5th Day: March to Eleusis — 19th
The mounted Epheboi, the postulant Mystai, their Mystagogoi, initiated Mystai, and the officicals escort Ta Hiera back to Eleusis. The procession begins at the shrine of Iakkhos, and his priest, the Iakkhogogos (Iakkhos Guide), leads the procession with the sacred image of Iakkhos, which depicts Him as a torch-bearing youth. Iakkhos is the Eleusinian name of Dionysos/Bakkhos; in the procession He is the joyous attendant of the Two Goddesses, and mediates between Them and the Mystai. The marchers are accompanied by musicians (flute, harp, voice); all join in the ecstatic cry, "Iakkhe!" ("Shout!"). The Mystai wear garlands of myrtle and may carry bakkhoi, which are bundles of myrtle branches tied with wool; they may also carry a sack of travel necessities on a pole. Religious observances ar made a sacred sites along the way. At one place the Krokidai tie a yellow woolen thread (kroke) on the right hand and left leg of each postulant. At another place disguised men verbally abuse the postulants, which may drive away bad luck. The final part of the procession is by torchlight, because Demeter is traditionally depicted seeking Kore by torchlight. At night the postulant offers to Demeter the Kernos, which is an earthenware dish with many small cups attached; small offerings of the fruits of the earth (grain, peas, beans, etc.) are placed in the cups. The postulant shares these with the Goddess.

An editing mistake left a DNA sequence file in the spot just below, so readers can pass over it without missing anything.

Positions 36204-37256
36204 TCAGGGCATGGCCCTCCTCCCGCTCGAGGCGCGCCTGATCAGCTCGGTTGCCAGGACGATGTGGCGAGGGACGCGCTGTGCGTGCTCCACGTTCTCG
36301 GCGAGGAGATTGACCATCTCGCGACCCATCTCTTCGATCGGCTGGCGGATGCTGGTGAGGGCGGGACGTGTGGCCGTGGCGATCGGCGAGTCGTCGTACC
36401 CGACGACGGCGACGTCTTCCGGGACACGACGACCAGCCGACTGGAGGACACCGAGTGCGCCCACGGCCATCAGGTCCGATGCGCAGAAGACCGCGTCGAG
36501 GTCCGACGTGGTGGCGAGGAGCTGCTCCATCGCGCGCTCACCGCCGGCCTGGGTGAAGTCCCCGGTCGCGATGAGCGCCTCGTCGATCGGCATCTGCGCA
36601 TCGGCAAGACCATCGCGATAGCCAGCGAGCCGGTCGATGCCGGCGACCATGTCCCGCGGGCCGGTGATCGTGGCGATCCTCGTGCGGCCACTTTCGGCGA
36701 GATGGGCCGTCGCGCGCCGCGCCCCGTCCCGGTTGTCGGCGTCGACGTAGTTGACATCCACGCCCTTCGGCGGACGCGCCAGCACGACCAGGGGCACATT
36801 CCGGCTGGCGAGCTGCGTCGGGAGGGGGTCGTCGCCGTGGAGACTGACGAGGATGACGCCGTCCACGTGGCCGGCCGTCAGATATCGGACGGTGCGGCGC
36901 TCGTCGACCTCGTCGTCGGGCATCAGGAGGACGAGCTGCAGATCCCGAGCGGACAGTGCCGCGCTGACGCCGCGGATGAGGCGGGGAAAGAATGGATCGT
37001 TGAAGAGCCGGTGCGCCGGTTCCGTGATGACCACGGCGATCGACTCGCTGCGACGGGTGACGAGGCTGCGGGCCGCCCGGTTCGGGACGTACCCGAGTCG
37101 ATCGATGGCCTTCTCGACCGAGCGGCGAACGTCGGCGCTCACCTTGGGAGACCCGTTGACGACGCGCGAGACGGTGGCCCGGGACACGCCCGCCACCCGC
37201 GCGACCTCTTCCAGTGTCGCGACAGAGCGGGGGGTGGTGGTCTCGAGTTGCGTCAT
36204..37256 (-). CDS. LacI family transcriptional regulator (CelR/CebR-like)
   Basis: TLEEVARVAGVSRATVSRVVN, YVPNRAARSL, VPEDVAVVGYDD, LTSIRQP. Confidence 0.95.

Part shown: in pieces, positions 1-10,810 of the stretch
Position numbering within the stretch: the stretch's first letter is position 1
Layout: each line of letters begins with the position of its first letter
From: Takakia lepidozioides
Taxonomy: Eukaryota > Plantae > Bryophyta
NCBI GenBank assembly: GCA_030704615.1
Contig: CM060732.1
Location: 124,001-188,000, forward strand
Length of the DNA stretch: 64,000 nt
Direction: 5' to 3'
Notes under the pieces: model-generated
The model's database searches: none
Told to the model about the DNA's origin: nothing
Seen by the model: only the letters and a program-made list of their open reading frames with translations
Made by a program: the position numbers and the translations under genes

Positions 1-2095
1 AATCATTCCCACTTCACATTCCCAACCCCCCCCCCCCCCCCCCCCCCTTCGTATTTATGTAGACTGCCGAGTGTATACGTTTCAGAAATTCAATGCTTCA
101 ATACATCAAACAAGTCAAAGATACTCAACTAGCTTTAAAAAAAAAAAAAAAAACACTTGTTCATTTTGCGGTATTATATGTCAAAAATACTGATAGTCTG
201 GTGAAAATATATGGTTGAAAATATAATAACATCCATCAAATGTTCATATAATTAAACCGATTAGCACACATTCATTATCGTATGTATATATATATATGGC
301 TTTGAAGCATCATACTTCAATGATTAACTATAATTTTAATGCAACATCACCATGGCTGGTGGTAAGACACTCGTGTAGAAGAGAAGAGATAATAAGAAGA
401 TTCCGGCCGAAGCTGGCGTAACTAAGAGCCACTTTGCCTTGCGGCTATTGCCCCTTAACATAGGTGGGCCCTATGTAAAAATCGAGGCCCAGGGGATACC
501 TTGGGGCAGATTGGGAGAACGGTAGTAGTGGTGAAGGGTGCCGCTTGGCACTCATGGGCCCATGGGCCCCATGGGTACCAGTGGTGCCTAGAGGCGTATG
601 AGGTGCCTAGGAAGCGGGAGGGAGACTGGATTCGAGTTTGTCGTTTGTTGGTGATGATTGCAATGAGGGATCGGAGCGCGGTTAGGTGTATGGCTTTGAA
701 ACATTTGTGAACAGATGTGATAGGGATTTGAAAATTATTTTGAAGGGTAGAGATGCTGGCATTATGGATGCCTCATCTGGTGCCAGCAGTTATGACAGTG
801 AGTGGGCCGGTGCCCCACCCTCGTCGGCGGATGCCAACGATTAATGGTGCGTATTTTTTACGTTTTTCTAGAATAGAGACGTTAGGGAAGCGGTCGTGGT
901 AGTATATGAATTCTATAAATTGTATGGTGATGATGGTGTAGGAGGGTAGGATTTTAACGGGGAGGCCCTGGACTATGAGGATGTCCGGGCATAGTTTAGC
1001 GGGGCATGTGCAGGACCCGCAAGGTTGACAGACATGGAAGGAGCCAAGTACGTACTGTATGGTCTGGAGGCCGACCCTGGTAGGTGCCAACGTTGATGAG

6th Day: Initiation — 20th